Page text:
Hell

My goal here is not really to give any deep insights regarding hell. I’m also not trying to convince you of anything. I’m just giving some of my own recent thoughts on the subject. They are not fully developed or especially articulate. That wasn’t my goal here.

I have trouble believing that God eternally punishes. It just doesn’t seem good. I know we shouldn’t base all our thoughts about God on what “seems” good to us. I know this. But that doesn’t make me feel any better. In fact, I think God cares about how I “feel” and about what “seems” good to me. I don’t think he minds that I struggle with these things. I think it’s healthy.

To me it comes down to God’s love. I think love is the core of who God is. And I have trouble reconciling the traditional view of hell (and even other less traditional/more progressive views of hell) with God’s love.

Brian McLaren begins his book about hell with the following words:

“I believe that God is good. No thought I have ever had of God is better than God actually is. True, my thoughts-including my assumptions about what good means-are always more or less inaccurate, limited, and unworthy, but still I am confident of this: I have never overestimated how good God is because God’s goodness overflows far beyond the limits of human understanding. That conviction gave birth to this book.”

I concur. And it is those thoughts that have brought me to this post, just as those thoughts brought McLaren to write his book. To me it is all about God’s love – his goodness. I think talking about the concept of hell is important because of the implications for how we understand God’s goodness. Any view of hell must reconcile with God’s goodness. It must. Now of course, as McLaren said, we may have an incorrect idea of goodness, but still, we can only go on what we think we know.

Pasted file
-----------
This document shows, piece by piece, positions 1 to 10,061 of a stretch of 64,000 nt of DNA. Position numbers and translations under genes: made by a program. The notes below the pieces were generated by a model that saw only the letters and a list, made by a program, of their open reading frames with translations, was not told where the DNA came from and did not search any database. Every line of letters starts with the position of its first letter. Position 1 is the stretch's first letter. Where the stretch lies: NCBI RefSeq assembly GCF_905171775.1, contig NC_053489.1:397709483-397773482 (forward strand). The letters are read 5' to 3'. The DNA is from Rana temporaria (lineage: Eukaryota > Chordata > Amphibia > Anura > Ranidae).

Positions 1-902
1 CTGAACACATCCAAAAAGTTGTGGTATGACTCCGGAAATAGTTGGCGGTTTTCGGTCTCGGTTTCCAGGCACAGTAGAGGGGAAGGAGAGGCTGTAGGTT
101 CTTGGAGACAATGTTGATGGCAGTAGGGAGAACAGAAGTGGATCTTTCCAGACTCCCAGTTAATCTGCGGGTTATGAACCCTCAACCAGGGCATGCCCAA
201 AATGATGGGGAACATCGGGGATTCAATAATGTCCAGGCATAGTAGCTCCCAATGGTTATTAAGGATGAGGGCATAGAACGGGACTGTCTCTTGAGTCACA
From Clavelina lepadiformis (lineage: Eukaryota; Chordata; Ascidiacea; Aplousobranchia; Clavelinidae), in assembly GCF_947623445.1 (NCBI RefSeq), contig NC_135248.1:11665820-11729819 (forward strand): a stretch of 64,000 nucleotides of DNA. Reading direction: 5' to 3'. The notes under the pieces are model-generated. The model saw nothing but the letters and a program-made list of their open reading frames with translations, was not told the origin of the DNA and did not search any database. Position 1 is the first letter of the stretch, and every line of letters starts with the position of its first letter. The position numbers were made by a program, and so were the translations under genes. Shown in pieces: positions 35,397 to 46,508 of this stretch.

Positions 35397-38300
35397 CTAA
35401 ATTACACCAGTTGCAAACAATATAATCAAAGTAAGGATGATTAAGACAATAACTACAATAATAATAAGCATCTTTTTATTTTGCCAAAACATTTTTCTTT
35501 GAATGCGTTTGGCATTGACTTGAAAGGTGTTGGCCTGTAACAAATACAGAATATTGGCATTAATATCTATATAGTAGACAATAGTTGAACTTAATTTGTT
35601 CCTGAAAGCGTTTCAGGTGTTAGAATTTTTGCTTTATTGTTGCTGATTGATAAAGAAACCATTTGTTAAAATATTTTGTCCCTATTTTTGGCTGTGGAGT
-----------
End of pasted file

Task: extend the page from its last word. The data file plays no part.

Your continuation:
George MacDonald writes, “Punishment is nowise an offset of sin.” I agree. It does not make sense to me that somehow punishment offsets sin – that punishing someone makes things right. It doesn’t. What would the purpose be of eternal punishment? A good earthly parent would never do such things to his or her child. We are called to forgive. I think God must forgive far more than we ever can. I do not see how he comes to a place of ceasing to forgive. Again, if we are called to forgive, won’t God do the same?

MacDonald also writes, “…the notion that a creature born imperfect, nay, born with impulses to evil not of his own generating, and which he could not help having, a creature to who the true face of God was never presented, and by whom it never could have been seen, should be thus condemned [to eternal punishment] is [a] loathsome a lie against God…”

So, about hell. Do I believe in it? I’m not sure. I think there’s something to it. I don’t think we can ignore the comments in scripture, particularly the comments from Jesus regarding hell. But I think many of these things are often misunderstood and misapplied. So while I think there may be a hell, I don’t think there is a place for eternal punishment. What about annihilation, you might say. I don’t know – I prefer to think that all will be restored and made right in the end. This seems more in line with the love of God I have come to know – and most importantly, the love of God evidenced in Jesus. I believe God will continue his work of redemption, reconciliation, and restoration until the work is complete. Until ALL is made right.

Can I be wrong? Sure. Of course. But if I am wrong, it must be because there is some greater depth of God, greater goodness, that I just don’t understand.

What about those who don’t think like me? I do hurt for some people who seem to think very ugly things about God. I don’t know how to worship such a being. But I think God can reveal his goodness to and in these people as much as he can to me (even if we never agree). I appreciate what MacDonald says about this very thing: “Some of the best of men have indeed held these theories [about eternal punishment, etc.], and of men who have held them I have loved and honoured some heartily and humbly-but because of what they were, not because of what they thought; and they were what they were in virtue of their obedient faith, not of their opinion.”